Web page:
Oversight of the U.S. Copyright Office — On Wednesday, the House Intellectual Property Subcommittee held an oversight hearing on the U.S. Copyright Office. A video of the hearing is available at the link, featuring Register Shira Perlmutter testifying on artificial intelligence, music licensing, Copyright Office modernization, and more. Read Register Perlmutter’s written testimony here.
Of Artificial Intelligence and Untidy Facts: Federal District Court Denies Summary Judgment in AI Copyright Case — Perhaps the first US court decision on the merits to address copyright and AI training, but this one largely leaves the big questions for another day. Read the expert analysis of the decision here, then check out the decision itself here.
Fair Imitation or Infringement? Analyzing the Humans of Bombay Copyright Case — Analysis of a recently filed lawsuit in India by storytelling platform Humans of Bombay against competitor People of India, covering core concepts of India’s copyright law, including fair dealing.
Hollywood’s AI Compromise: Writers Get Protection, Studios Aim for Copyright — Hollywood Reporter’s Winston Cho looks at the AI related terms of the tentative deal reached yesterday between the AMPTP, representing film and TV producers, and the Writers Guild of America. Writes Cho, “Included in the agreement were provisions placing guardrails around the use of generative AI that not only protect writers but also the studios, which are signaling they plan to pursue copyrights of works created in part by AI tools. The deal doesn’t bar the use of AI but restricts how it can be credited and utilized.”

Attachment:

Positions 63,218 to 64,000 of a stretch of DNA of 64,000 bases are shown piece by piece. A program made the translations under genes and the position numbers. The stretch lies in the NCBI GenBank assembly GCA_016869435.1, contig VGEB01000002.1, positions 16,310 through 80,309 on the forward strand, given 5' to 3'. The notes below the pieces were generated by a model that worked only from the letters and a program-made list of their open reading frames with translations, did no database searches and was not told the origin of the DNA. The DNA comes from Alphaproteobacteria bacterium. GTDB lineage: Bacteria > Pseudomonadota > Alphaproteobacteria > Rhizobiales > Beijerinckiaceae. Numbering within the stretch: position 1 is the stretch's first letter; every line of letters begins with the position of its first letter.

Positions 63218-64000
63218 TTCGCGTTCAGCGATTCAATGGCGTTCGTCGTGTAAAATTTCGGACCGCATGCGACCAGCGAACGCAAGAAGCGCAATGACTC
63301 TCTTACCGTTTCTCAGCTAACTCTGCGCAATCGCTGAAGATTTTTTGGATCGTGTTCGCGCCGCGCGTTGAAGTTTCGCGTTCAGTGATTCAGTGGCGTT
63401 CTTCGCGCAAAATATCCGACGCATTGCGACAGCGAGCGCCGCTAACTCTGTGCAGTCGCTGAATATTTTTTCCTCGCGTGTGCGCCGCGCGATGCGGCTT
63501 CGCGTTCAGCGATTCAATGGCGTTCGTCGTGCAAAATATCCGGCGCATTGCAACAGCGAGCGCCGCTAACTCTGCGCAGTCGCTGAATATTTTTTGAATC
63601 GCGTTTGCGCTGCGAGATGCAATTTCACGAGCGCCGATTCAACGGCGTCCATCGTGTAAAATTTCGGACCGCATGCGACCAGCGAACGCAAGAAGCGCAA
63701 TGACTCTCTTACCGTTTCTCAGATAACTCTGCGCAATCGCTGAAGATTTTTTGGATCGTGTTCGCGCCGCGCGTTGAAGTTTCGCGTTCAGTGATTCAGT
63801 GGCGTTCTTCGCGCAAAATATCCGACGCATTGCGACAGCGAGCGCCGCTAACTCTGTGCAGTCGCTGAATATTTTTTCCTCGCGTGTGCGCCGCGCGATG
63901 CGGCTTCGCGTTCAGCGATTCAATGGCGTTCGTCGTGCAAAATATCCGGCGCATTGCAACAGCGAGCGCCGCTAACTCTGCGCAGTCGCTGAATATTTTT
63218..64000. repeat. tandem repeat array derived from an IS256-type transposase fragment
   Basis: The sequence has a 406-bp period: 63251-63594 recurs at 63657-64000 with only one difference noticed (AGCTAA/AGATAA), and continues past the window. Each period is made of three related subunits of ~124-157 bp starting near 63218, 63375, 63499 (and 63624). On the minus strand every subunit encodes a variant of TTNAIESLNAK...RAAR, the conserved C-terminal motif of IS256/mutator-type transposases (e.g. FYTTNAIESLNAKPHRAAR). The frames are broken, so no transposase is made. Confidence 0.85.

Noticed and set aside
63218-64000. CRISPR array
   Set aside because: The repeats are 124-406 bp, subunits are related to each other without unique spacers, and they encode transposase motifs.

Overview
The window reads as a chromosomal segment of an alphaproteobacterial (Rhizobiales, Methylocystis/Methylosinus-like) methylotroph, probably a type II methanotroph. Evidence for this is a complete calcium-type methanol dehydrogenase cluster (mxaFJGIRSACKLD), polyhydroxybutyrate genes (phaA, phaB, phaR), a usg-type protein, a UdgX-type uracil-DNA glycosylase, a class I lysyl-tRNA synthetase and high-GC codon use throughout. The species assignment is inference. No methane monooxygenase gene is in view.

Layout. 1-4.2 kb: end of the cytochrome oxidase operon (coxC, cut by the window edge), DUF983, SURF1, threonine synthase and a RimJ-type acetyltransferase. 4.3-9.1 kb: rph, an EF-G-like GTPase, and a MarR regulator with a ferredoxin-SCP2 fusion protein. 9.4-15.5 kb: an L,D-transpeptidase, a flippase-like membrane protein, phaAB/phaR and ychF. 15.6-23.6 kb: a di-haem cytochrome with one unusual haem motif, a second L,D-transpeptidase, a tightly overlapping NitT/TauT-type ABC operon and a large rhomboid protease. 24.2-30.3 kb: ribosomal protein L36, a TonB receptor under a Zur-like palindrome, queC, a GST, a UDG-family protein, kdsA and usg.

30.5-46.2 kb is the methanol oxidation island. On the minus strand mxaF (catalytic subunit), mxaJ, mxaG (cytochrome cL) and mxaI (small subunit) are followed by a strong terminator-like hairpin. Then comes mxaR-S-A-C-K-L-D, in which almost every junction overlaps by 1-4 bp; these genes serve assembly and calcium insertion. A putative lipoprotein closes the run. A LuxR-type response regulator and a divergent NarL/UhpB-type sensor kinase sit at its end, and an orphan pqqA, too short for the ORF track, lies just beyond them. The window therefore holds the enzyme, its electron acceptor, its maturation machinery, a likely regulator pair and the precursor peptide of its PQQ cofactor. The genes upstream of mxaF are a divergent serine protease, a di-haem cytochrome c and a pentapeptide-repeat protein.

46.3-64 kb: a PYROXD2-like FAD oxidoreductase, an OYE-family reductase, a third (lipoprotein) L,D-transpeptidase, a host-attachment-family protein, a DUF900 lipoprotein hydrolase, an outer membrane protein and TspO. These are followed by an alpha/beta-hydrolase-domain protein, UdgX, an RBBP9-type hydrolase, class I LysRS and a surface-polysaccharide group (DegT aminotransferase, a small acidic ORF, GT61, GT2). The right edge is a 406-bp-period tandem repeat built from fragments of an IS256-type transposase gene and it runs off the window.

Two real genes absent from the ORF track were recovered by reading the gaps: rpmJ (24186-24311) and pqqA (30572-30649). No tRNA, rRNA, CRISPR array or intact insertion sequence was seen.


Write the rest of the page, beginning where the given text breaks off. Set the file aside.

Music publishers double down on copyright claims against X — “If the case gets to court, the dispute will likely focus on the good old copyright safe harbour. X can avoid liability for copyright infringing content uploaded by its users providing it has takedown system in place to deal with infringement and infringers when made aware of such things by copyright owners. X does have a takedown system, but the publishers argue that it is insufficient for the social media company to avoid liability via the safe harbour in the US Digital Millennium Copyright Act. This means that X would have to demonstrate how its takedown system is, in fact, super duper.”